I had Capsaicin once, and compared it to CP. If you took the “harmonics” out of the burn, that would be capsaicin. Capsaicin does not produce the wide, fat, expansive kind of burn. It is one dimensional, just a burn. Dysesthesia has this pain distortion thing going on, like a heavy metal guitar distorts sound, so that I told one of my docs it had a “metallic” quality. Oddly, he understood, kind of, since other patients had said something similar. When CP people call dysesthsia bizarre, we mean unnatural and like a machine would feel, not a human.
Dysesthesia is not vaguely different. It is very different. It is not more different than normals DO imagine. It is more differnt than they CAN imagine. We cannot imagine processed pain. Pain is normally has clarity. Dysesthesia does not and cannot integrate with what we know a living being perceives. It is a thing which should not exist in the living world.
A burn is not a normal mechanism of sensation, it is a reactionto something outside, but the loss of normal touch in CP makes this burn us. It comes into us. It is how our brain receives information from the environment. What was always “other” is now our only means of staying in touch with the outside. Lacking sensation, our brain has adopted a bionic pain to supply us with information about movement and touch. We know it is not normal pain. It is as if Pandora’s box has been opened and afflicted us to our souls. We survive by not thinking about the pain, and so may be woefully ignorant about its unhealthy components, since avoiding and not describing the pain is paramount.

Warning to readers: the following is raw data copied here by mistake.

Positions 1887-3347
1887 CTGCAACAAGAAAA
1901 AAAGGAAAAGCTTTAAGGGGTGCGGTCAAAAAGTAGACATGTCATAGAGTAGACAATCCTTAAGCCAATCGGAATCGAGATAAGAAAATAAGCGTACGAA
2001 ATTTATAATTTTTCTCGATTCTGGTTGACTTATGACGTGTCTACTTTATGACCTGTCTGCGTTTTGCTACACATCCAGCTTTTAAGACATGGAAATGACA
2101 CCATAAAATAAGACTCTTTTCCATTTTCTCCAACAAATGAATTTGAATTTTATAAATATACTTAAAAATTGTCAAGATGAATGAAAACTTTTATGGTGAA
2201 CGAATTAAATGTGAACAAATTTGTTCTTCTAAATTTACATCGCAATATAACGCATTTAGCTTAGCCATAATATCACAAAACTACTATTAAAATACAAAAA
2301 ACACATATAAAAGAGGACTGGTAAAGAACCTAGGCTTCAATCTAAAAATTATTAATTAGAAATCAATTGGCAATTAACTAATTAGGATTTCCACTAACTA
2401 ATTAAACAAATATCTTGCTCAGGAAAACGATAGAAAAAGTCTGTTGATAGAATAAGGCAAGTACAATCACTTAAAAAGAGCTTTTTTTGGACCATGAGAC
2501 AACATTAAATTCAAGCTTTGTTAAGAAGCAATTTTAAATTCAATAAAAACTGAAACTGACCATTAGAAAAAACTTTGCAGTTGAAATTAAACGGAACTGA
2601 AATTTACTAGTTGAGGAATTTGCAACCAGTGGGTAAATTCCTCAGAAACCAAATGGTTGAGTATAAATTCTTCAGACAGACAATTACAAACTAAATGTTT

The exterior has moved to the interior. It is a hybrid between living sensation and a noxious other. The burn of an acid is somewhat vague in origin, and so is dysesthesia. We are used to pain being a distinct feature, not a muddled one. But dysesthesia is mixed, and unfamiliar, and a construct such as we know is not our nature, nor of any living thing. This makes it very difficult to talk to the doctor. Having it creates too much of an awareness of ourselves as a person apart, and we feel isolated.
The shooting pains are more intense, but are easier to accept, since it feels like the pain a human being might feel. It is very distinct, well localized, and not of an unusual quality. It also responds to medication. The burning pain is none of these things. It is very hard to treat, feels very alien, and causes fear and overwhelming loss of identity. Burning pain is meant to be escaped, but this one cannot be.